The Inkeri are the minority Finno-Ugric people of Ingria, an area near St. Petersburg, Russia. The area (about 15,000 km2) in which they live is bounded by the Gulf of Finland, Estonia, Lake Ladoga and the river Neva. They compose less than one percent of the population of Ingria (about 90,000 people) the remainder being Russian.
The area was originally inhabited by Baltic Finns towards the end of the first millenium. The Vote and Izhorian people arrived during this time. They were never particularly numerous and the last time someone counted there were 62 Votic people and a few hundred Izhorian. The languages they speak is quite distinct from Suomi Finnish but is bound for extinction.
During the seventeenth century Sweden and Russia were at war. The Peace Treaty of Stolbova of 1617 handed Ingria to the Swedes. Finnish immigrants settled in the area, bringing their Lutheran faith with them (or perhaps the religon was forced on to the natives by the Swedes thanks Gordian). These descendents of these immigrants are today known as Ingrian Finns and they speak yet another dialect related to Karelian Finnish.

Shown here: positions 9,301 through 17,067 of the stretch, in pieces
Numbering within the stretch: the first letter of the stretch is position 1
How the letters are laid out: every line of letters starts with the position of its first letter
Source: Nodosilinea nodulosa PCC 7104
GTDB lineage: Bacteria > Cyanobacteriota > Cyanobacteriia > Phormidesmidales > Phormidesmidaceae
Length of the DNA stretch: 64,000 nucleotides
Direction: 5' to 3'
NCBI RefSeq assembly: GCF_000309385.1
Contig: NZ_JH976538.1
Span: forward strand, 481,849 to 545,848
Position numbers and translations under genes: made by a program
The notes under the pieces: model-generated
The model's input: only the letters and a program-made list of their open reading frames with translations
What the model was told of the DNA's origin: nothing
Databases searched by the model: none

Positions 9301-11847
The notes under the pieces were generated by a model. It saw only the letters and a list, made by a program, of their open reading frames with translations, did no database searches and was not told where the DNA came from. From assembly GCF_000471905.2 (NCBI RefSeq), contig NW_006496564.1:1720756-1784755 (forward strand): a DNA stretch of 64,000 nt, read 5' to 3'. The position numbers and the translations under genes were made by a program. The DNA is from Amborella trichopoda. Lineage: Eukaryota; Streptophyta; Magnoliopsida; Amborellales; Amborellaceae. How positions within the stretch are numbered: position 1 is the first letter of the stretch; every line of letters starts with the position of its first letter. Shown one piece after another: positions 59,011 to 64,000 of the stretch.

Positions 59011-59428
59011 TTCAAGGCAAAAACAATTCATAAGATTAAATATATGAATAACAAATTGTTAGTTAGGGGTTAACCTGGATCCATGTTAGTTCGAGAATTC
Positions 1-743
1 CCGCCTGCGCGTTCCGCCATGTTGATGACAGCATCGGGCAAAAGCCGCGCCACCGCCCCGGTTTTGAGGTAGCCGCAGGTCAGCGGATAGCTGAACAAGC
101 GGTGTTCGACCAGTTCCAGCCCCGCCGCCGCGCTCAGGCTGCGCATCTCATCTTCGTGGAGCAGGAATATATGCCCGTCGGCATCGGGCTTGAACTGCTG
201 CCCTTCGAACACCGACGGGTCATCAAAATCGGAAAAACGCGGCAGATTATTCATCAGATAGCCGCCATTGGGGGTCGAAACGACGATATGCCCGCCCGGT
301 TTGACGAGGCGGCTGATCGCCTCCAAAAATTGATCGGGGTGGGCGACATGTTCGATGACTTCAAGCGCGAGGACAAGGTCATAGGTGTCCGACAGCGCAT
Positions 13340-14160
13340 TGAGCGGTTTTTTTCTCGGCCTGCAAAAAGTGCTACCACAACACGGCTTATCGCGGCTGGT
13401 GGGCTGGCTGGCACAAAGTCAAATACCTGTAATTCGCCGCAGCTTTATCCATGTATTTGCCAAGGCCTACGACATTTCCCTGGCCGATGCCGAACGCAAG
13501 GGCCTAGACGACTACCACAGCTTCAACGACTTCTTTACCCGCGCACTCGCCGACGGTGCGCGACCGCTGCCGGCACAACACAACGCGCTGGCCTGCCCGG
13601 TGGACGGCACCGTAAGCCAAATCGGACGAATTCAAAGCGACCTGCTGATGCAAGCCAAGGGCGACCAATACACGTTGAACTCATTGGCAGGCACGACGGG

In 1702, Peter the Great annexed the area to afford access to the Baltic Sea. He founded St. Petersburg and moved the capital there. However, the Russification of Ingria didn't begin in earnest until the twentieth century. Ingria was recognised as being part of Soviet Russia after a peace treaty signed in 1920. During the 1930s, and throughout the reign of Stalin, thousands of Inkeri were deported to Siberia, Central Asia, or the Kola Peninsula. Most were never to return.
During the war, part of Ingria was occupied by the Germans who lay siege to St. Petersburg. Many Inkeri were evacuated to Finland.
Ingrian Finnish was not taught until 1995 when a school in St. Petersburg opened. Many Inkeri converted to the Orthodox Church which accelerated the adoption of the Russian language and culture. Inkeri Liitto is an organisation that represent the Inkeri Finns.